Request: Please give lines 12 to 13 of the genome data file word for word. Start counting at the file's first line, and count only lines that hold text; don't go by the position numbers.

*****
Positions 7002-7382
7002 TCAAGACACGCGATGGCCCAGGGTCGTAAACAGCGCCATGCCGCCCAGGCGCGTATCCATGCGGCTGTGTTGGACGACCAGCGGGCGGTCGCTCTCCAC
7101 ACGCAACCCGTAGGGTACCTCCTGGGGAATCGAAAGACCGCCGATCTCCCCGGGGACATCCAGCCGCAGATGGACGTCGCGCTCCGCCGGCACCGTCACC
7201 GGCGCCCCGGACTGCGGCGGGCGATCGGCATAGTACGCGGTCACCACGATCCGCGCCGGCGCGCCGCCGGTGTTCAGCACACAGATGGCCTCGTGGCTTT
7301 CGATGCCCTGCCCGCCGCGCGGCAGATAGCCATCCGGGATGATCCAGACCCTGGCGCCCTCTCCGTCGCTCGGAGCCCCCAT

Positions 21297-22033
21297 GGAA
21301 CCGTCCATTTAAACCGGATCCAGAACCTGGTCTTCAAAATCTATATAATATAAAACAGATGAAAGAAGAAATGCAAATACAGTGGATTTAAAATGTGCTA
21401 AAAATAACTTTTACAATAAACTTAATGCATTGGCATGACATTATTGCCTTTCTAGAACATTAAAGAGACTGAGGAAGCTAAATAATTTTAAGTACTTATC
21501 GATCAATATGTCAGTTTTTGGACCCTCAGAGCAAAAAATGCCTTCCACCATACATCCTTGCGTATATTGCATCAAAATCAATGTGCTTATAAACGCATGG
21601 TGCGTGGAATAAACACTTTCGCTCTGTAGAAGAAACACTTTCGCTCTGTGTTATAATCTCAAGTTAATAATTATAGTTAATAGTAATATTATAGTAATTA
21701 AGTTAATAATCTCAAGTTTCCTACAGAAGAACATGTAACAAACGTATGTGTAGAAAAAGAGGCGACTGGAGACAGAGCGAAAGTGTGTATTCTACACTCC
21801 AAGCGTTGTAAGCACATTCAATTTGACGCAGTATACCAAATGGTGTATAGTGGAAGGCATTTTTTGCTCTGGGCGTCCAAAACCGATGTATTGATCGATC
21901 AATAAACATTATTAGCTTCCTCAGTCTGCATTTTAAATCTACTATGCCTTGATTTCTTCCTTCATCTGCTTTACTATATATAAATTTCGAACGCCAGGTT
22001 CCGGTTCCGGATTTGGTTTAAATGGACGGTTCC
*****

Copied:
21701 AGTTAATAATCTCAAGTTTCCTACAGAAGAACATGTAACAAACGTATGTGTAGAAAAAGAGGCGACTGGAGACAGAGCGAAAGTGTGTATTCTACACTCC
21801 AAGCGTTGTAAGCACATTCAATTTGACGCAGTATACCAAATGGTGTATAGTGGAAGGCATTTTTTGCTCTGGGCGTCCAAAACCGATGTATTGATCGATC